Obermeyer tenant fight leads to suits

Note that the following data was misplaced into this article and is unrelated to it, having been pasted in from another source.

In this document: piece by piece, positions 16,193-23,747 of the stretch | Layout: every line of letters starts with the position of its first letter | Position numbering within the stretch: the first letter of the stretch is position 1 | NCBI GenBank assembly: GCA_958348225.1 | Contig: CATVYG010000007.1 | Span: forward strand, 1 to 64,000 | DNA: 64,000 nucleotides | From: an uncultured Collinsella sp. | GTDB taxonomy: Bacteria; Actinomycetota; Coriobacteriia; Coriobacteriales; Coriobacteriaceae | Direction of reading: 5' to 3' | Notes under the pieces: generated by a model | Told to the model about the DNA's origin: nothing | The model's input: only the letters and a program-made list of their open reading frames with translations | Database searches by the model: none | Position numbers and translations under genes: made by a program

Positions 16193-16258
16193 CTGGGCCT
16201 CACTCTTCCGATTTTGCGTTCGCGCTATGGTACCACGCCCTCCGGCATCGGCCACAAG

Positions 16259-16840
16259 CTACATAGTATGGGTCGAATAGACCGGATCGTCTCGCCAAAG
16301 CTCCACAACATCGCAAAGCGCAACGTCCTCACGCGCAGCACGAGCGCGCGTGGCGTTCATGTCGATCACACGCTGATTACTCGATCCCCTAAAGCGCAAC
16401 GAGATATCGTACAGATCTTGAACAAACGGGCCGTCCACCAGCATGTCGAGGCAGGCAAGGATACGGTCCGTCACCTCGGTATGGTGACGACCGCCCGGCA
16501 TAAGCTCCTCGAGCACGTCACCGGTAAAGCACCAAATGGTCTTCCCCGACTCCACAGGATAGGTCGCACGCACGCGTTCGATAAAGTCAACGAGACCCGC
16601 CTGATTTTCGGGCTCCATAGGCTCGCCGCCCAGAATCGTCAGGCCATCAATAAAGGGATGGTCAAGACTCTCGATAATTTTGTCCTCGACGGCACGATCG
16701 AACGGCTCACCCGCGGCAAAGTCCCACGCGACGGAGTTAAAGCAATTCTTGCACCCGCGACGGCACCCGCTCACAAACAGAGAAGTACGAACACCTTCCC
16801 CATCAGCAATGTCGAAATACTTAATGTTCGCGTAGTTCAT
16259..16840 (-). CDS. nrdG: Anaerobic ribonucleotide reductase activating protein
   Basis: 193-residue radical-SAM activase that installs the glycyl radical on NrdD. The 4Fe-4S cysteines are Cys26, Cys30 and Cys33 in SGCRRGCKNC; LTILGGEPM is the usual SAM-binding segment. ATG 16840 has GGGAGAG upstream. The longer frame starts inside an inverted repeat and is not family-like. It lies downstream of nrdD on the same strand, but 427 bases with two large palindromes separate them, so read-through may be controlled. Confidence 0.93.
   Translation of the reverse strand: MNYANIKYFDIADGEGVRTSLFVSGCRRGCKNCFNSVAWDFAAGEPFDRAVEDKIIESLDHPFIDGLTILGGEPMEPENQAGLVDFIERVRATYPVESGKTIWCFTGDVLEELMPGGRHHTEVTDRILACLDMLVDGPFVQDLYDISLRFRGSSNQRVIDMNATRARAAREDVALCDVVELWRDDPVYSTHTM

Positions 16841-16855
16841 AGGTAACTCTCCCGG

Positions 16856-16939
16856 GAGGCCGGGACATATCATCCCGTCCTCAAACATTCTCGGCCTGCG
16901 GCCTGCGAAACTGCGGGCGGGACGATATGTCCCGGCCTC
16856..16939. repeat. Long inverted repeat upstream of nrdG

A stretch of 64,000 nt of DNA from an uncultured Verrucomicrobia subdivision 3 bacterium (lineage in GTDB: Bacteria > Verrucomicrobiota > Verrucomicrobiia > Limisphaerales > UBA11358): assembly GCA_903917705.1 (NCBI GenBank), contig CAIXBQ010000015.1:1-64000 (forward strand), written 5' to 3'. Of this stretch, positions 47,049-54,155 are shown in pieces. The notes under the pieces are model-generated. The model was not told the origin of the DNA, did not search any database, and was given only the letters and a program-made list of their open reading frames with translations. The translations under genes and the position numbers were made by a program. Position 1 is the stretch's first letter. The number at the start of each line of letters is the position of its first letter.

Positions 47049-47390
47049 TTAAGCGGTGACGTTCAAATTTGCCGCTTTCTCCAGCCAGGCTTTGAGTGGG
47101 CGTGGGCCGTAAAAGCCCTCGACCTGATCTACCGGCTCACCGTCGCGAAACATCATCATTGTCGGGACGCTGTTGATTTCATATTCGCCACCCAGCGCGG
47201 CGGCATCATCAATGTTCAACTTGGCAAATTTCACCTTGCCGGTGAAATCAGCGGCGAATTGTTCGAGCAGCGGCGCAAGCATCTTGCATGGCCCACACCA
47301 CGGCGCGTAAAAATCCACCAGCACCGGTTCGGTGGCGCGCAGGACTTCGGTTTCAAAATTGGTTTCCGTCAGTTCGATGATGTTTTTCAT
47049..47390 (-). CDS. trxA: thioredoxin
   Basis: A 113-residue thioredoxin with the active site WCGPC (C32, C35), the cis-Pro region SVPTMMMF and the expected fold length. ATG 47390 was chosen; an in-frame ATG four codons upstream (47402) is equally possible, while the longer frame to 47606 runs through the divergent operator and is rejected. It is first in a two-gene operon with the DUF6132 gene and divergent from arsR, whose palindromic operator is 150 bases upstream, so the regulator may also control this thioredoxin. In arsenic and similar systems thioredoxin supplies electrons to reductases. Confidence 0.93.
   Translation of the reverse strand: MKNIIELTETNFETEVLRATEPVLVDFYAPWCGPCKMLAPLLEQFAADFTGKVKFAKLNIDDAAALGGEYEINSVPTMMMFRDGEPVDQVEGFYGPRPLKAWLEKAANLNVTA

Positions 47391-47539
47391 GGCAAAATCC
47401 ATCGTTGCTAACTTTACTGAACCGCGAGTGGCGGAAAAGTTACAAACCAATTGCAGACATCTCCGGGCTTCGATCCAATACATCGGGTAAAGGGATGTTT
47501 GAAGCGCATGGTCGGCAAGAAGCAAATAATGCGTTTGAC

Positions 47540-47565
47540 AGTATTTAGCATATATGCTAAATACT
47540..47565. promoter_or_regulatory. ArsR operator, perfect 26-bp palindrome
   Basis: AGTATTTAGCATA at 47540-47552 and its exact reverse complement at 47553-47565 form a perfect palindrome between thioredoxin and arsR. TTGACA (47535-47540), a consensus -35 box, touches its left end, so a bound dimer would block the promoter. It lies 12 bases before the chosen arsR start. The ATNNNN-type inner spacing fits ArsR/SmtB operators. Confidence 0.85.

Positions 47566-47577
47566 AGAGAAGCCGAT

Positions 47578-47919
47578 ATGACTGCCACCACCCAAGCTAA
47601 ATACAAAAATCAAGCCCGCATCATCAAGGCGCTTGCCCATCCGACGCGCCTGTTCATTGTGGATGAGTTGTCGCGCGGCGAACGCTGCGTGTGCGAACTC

The developers of Obermeyer Place are seeking the eviction of a tenant who criticized the quality of her temporary retail space. Earlier this month, Mona Long, the owner of Main St. Quick Print and Copy Center, claimed her new location was uninhabitable and hazardous to the health of her employees and customers. The printing shop was one of approximately 24 businesses relocated by the construction of Obermeyer Place last May and June. The business was moved from its previous location on Bleeker Street to a building owned by Aspen Daily News owner Dave Danforth. Obermeyer sublets retail space from Danforth.Long complained that in addition to two sewer pits, the space has a noxious gas smell and a potentially toxic mold growing on the walls.Obermeyer attorney Matthew Ferguson said the eviction proceedings follow months of legal wrangling with Long, who revealed yesterday a lawsuit she filed in July against Obermeyer seeking damages for, among other things, losses incurred during the move,”My client has tried to work it out but they [the printing shop] have proven themselves impossible to work with and so they need to be evicted,” Ferguson said.In a separate decision from its eviction lawsuit, Obermeyer developers have also said they will probably not allow Long to have a retail space in Obermeyer Place once the project is finished. “The door’s not necessarily being closed, but it’s difficult to do business with someone who’s being adversarial in nature,” said Dwayne Romero, director of development for Obermeyer Place Holding Co.The lawsuit seeks eviction on the grounds that Long has neither signed a lease nor paid rent. It also seeks compensation for “damages for Obermeyer’s loss of use … and past, present and future attorneys’ fees and costs.”In a press conference yesterday, Long said Obermeyer has not lived up to promises made in the planning of Obermeyer Place. The development project was approved by the city of Aspen in 2003 largely due to the assurances of local ski-wear designer and developer Klaus Obermeyer, who promised equitable treatment of businesses displaced by the construction.Long said she has not signed a lease because Obermeyer nearly doubled the rent on her new space in direct contradiction with verbal promises made by her former landlord, Bill Murphy. Murphy agreed to give his retail spaces to Obermeyer’s project on the condition that Obermeyer find suitable replacement spaces for his tenants.”We were shocked to see this lawsuit,” said Lars Bart, spokesman for Main St. Quick Print. “We have the deepest respect for Klaus Obermeyer and we have to believe he’s being shielded from what’s really going on here.”Ferguson disputed whether Murphy made explicit promises to Long and said verbal agreements regarding land are not recognized by courts in any case. Murphy could not be reached for comment.Long said eviction would likely mean the bankruptcy of her business, due to lack of other appropriate retail space in Aspen.She is also continuing to fight with building owner Danforth and the city of Aspen over the scope and urgency of a cleanup of the mold and sewer pits in the building.Long wants her business closed for a month and an elaborate cleaning process that includes sanitation tents and workers in HAZMAT protection suits. Both Danforth and Aspen Environmental Health director Lee Cassin said a cleanup process of this scale is not needed.”I don’t know why they are harassing me about this,” Long said. “I’m not asking for anything unreasonable. I just want a safe place for my employees and customers and what was promised me when I moved here.”Eben Harrell’s e-mail address is email@example.com
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